Edmonton

Alberta hockey player 'empowered' by breastfeeding openly in locker room

A Grande Prairie hockey player wants other mothers to know they can openly breastfeed in front of anyone, anywhere, anytime — including in the dressing room.

'I think once we see more moms breastfeeding … it won't be this thing that needs to be covered up'

Serah Small breastfeeds her eight-week-old daughter Ellie during a hockey tournament on March 24. (Supplied/Serah Small)

A Grande Prairie hockey player wants other mothers to know they can openly breastfeed in front of anyone, anywhere, anytime — including in the dressing room.

Serah Small played her first tournament this weekend since giving birth to her daughter, Ellie, two months ago. Before hitting the ice, she pulled on her hockey pants, laced up her skates, and breastfed her daughter in front of her teammates.

She didn't bother covering up, and they didn't bat an eye.

"They were all really supportive of it," Small said. "We just continued getting ready. It wasn't a big deal, other than they thought she was so cute. So that was it, it was normal."

Small's mother snapped some photos of the moment and after a bit of hesitation, Small shared them online. She loves the photos and hopes they help break some stereotypes.

Small, 24, is a teacher and plays on the Grovedale Vipers women's team. She's played hockey since she was a toddler.

The sport wasn't always friendly to girls and women, she said. When she was about 13 years old, she was the only girl on a bantam boys hockey team.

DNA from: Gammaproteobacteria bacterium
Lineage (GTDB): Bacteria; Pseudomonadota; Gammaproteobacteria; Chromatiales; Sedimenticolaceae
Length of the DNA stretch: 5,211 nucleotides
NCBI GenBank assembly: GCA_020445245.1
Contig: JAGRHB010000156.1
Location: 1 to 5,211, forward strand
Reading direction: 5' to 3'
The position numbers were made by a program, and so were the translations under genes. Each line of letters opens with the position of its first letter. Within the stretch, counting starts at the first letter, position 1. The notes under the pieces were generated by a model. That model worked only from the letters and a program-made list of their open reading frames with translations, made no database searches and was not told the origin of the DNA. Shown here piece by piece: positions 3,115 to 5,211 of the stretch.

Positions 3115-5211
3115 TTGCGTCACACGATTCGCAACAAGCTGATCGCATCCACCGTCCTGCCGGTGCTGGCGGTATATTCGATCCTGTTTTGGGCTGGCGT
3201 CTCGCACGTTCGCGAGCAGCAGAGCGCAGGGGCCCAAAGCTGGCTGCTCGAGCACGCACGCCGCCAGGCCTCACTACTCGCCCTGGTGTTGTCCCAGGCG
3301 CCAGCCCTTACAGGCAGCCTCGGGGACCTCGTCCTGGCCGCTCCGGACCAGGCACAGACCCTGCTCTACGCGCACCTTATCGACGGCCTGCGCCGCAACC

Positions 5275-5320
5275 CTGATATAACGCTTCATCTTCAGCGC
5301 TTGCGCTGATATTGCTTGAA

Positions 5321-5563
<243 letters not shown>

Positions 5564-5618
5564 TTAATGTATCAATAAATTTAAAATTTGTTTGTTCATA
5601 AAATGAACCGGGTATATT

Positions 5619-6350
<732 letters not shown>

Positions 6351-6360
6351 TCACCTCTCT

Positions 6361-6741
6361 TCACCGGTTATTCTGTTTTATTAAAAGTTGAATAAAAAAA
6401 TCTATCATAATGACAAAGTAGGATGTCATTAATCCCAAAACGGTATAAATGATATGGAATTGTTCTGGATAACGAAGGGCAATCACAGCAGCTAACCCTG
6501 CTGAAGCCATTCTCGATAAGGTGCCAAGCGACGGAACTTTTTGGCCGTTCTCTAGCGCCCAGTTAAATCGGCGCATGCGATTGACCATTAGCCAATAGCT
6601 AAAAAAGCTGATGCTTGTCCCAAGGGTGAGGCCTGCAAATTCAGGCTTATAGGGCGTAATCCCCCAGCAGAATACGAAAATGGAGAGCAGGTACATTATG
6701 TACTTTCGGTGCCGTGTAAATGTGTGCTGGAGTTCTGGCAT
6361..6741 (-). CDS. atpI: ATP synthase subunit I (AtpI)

She remembers wanting to cut off all her hair.

"The ponytail was pretty much a target for getting hit," she said. "Even the coaches were like, 'Whoever can take out the ponytail gets a Gatorade,' or whatever. Because girls didn't really play hockey like they do now.

"I'm so proud of where the sport [has] gone."

Small said her teammates didn't bat an eye. (Supplied/Serah Small)

'I felt really empowered'

Small was anxious to get back on the ice after a nine-month break. With her baby and mother in tow, she realized she forgot the charging cord for her breast pump, so she planned to breastfeed her during breaks in the game. Ellie ended up sleeping most of the time, she said.

Small said she tried once to cover Ellie while breastfeeding. The baby was born with tongue tie, a condition affecting the connecting skin under a baby's tongue, so she couldn't latch well, Small said.

Small couldn't see her and needed both of her hands, so she decided to just take the cover off.

"I felt really empowered and no one looked or cared," she said. "And I was like, 'Wow, why did I make such a big deal out of this?'"

I don't think breasts should be a sex symbol when their main job is to nurture our children.- Serah Small

Small said mothers should do whatever works best for them, especially if that means breastfeeding uncovered.

Mothers will be surprised at how empowering it feels to breastfeed uncovered, she said.

"I think that we feel like we need to cover because that's all we see. Even in the media if you see a baby being fed, it's through a bottle or it's a mother covering, or even baby dolls that we sell to kids, it's all bottles," Small said.

"I think once we see more moms breastfeeding … it won't be this thing that needs to be covered up. Ankles used to be covered up because they were too sexual. I don't think breasts should be a sex symbol when their main job is to nurture our children."

Small's team placed third in the tournament this weekend. Ellie will likely join her at the arena again next week for a ball hockey tournament, she said.

Eventually, she hopes to see her daughter on skates as well.

"I'm hoping right when she starts walking."